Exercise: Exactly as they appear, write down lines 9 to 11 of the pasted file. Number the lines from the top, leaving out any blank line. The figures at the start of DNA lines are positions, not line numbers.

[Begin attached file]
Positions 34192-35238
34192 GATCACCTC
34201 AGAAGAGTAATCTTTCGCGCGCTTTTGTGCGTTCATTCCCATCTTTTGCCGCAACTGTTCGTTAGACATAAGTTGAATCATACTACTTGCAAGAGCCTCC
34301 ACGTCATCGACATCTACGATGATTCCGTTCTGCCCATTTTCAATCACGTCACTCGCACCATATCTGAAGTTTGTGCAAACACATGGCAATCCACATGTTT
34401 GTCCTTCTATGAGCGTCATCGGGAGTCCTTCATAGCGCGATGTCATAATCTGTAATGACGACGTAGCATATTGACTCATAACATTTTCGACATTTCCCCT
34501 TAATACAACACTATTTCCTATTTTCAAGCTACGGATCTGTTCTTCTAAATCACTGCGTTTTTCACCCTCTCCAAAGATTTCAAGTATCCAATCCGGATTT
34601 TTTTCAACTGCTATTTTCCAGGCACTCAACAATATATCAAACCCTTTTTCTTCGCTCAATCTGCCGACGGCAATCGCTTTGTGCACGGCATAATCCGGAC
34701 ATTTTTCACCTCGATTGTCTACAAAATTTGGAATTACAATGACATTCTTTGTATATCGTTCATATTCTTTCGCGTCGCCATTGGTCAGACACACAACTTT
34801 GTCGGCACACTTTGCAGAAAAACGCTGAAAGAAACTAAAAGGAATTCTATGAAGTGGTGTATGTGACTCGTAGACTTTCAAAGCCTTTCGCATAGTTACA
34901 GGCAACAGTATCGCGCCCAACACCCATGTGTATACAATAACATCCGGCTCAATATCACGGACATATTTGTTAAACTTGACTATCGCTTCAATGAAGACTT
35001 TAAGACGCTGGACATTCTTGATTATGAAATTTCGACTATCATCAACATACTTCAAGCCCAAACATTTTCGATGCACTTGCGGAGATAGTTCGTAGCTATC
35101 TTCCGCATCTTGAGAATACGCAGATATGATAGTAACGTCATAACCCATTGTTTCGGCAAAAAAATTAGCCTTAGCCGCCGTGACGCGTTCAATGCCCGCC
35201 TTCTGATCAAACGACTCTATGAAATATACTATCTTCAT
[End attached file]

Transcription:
34801 GTCGGCACACTTTGCAGAAAAACGCTGAAAGAAACTAAAAGGAATTCTATGAAGTGGTGTATGTGACTCGTAGACTTTCAAAGCCTTTCGCATAGTTACA
34901 GGCAACAGTATCGCGCCCAACACCCATGTGTATACAATAACATCCGGCTCAATATCACGGACATATTTGTTAAACTTGACTATCGCTTCAATGAAGACTT
35001 TAAGACGCTGGACATTCTTGATTATGAAATTTCGACTATCATCAACATACTTCAAGCCCAAACATTTTCGATGCACTTGCGGAGATAGTTCGTAGCTATC